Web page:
U.S. Rep. Raúl Labrador, a former two-term member of the Idaho House, returned to that body unannounced Wednesday to extol the pace of change in Washington under President Trump and the Republican-controlled Congress.
“I understand why some people are upset with the pace of change,” the Republican congressman, who won a fourth term in November, told the body. “But I find it a little bit ironic that one of the biggest gripes about this new president is that the people are complaining that a politician actually is doing the things he said he was going to do during the election.”
In his 15-minute remarks, delivered to the House only and not to the Senate, he also waxed nostalgic about his time in the statehouse.
“I miss it for one reason and one reason only: that unlike in Washington, D.C., you have an opportunity to make a difference in this body from Day One,” he said, adding that it is “a little bit more difficult to make a difference” in Washington.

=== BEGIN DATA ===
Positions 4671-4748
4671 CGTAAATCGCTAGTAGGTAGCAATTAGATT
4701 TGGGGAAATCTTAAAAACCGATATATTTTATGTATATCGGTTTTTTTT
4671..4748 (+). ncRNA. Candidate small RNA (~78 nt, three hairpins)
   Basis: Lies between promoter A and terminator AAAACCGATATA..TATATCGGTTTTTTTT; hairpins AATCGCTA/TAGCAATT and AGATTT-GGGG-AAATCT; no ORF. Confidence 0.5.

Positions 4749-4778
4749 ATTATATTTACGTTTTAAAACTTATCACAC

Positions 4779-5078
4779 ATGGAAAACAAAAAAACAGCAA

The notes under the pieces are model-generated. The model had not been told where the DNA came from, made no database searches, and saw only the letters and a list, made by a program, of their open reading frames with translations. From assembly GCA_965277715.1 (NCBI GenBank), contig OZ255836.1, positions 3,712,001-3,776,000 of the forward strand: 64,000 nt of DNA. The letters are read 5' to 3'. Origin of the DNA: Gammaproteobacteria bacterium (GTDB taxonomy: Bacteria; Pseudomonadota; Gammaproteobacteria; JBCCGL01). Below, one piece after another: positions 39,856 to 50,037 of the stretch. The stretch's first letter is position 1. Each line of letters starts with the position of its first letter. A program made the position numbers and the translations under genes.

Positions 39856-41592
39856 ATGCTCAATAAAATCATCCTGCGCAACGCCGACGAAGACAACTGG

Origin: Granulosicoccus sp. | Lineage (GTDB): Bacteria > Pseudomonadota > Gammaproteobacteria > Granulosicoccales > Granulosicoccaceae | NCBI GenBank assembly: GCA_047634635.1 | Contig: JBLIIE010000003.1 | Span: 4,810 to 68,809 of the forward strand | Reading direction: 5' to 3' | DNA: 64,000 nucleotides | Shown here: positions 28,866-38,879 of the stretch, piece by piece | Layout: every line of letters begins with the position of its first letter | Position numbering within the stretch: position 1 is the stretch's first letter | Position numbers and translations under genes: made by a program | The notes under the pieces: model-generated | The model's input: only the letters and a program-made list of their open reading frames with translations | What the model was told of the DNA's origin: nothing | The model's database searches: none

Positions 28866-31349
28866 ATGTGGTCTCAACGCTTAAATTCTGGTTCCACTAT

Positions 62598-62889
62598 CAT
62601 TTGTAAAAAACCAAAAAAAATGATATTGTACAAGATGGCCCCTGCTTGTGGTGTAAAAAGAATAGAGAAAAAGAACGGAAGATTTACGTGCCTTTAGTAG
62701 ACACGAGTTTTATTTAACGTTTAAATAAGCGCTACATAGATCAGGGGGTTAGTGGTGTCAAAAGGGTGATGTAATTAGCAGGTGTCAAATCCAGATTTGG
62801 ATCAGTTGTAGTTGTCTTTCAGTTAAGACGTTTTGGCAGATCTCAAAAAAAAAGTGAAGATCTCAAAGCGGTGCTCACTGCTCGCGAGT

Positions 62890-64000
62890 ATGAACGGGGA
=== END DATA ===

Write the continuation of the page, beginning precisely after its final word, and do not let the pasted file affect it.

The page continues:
Never miss a local story.
To say that it’s a pretty rough political season would be an understatement, I believe.
U.S. Rep. Raúl Labrador
“To say that it’s a pretty rough political season would be an understatement, I believe,” Labrador said. People, he said, have lost sight of “what a great blessing it is to live in this great nation.”
They have also “lost sight of what government can and cannot do, and are looking to government to solve all of the problems in their life,” he said.
Labrador, a founding member of the arch-conservative House Freedom Caucus who is mentioned as potential candidate for governor in 2018, recalled dressing in mourning attire as a first-year law student in 1992 when Bill Clinton was elected president. He invoked Ronald Reagan and his speechwriter, conservative pundit Peggy Noonan, to make the point that the American system of checks and balances is a hedge against excesses by any one branch.
“All of this was deliberately designed to make it difficult for one man or one woman to control the entire government.,” he said “And you have that responsibility here. The governor of the state can’t decide everything that happens in the state of Idaho. You can't decide many of the things that happen in the government of Idaho, and it’s the same thing at the federal level.”